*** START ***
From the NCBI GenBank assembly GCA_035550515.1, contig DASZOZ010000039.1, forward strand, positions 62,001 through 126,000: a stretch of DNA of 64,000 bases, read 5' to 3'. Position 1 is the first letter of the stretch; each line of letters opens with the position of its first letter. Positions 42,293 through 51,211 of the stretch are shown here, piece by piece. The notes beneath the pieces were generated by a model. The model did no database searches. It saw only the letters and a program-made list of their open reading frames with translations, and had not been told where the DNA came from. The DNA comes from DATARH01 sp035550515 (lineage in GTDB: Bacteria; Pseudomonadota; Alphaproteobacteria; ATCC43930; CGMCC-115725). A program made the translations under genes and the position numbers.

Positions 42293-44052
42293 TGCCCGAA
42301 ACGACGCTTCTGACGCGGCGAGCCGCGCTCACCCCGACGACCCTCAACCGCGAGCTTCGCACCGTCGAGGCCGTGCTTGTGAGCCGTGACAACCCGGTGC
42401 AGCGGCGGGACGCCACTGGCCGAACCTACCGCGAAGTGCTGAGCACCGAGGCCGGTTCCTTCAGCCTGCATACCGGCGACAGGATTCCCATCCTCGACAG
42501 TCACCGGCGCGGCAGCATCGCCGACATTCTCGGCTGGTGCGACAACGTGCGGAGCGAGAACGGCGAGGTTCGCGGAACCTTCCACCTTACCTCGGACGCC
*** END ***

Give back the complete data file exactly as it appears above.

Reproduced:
From the NCBI GenBank assembly GCA_035550515.1, contig DASZOZ010000039.1, forward strand, positions 62,001 through 126,000: a stretch of DNA of 64,000 bases, read 5' to 3'. Position 1 is the first letter of the stretch; each line of letters opens with the position of its first letter. Positions 42,293 through 51,211 of the stretch are shown here, piece by piece. The notes beneath the pieces were generated by a model. The model did no database searches. It saw only the letters and a program-made list of their open reading frames with translations, and had not been told where the DNA came from. The DNA comes from DATARH01 sp035550515 (lineage in GTDB: Bacteria; Pseudomonadota; Alphaproteobacteria; ATCC43930; CGMCC-115725). A program made the translations under genes and the position numbers.

Positions 42293-44052
42293 TGCCCGAA
42301 ACGACGCTTCTGACGCGGCGAGCCGCGCTCACCCCGACGACCCTCAACCGCGAGCTTCGCACCGTCGAGGCCGTGCTTGTGAGCCGTGACAACCCGGTGC
42401 AGCGGCGGGACGCCACTGGCCGAACCTACCGCGAAGTGCTGAGCACCGAGGCCGGTTCCTTCAGCCTGCATACCGGCGACAGGATTCCCATCCTCGACAG
42501 TCACCGGCGCGGCAGCATCGCCGACATTCTCGGCTGGTGCGACAACGTGCGGAGCGAGAACGGCGAGGTTCGCGGAACCTTCCACCTTACCTCGGACGCC